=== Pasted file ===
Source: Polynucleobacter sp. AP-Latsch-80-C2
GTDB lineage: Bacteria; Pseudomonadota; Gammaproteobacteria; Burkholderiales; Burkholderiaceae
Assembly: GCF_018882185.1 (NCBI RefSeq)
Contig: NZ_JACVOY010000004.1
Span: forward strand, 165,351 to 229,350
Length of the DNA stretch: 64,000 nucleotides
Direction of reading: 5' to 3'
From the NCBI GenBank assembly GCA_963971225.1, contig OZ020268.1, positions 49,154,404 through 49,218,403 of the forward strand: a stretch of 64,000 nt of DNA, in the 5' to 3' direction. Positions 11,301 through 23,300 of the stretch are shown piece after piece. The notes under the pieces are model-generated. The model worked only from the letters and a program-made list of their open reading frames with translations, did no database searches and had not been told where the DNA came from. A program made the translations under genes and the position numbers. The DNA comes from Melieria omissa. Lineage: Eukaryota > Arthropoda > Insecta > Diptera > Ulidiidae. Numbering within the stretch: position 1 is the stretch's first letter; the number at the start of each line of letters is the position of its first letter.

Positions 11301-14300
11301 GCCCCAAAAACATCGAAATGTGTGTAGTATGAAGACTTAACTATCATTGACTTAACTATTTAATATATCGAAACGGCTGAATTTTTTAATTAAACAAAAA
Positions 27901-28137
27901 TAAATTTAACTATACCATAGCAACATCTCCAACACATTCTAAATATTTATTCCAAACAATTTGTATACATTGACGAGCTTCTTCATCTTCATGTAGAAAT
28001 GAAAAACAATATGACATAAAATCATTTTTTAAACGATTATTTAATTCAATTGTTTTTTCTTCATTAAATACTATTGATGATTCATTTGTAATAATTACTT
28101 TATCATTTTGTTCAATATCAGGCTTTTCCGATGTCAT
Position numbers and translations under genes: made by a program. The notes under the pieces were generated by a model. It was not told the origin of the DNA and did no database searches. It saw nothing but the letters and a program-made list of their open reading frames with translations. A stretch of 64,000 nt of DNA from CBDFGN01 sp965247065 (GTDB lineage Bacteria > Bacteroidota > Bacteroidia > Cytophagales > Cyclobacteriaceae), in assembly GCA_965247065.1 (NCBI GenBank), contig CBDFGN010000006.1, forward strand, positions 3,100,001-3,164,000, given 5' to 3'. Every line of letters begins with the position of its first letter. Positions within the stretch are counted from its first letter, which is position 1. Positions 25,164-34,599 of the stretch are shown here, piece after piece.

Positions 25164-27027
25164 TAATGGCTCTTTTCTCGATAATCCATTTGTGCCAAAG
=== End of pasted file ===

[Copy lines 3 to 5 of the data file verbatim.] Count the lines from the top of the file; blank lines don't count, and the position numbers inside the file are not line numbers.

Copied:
Assembly: GCF_018882185.1 (NCBI RefSeq)
Contig: NZ_JACVOY010000004.1
Span: forward strand, 165,351 to 229,350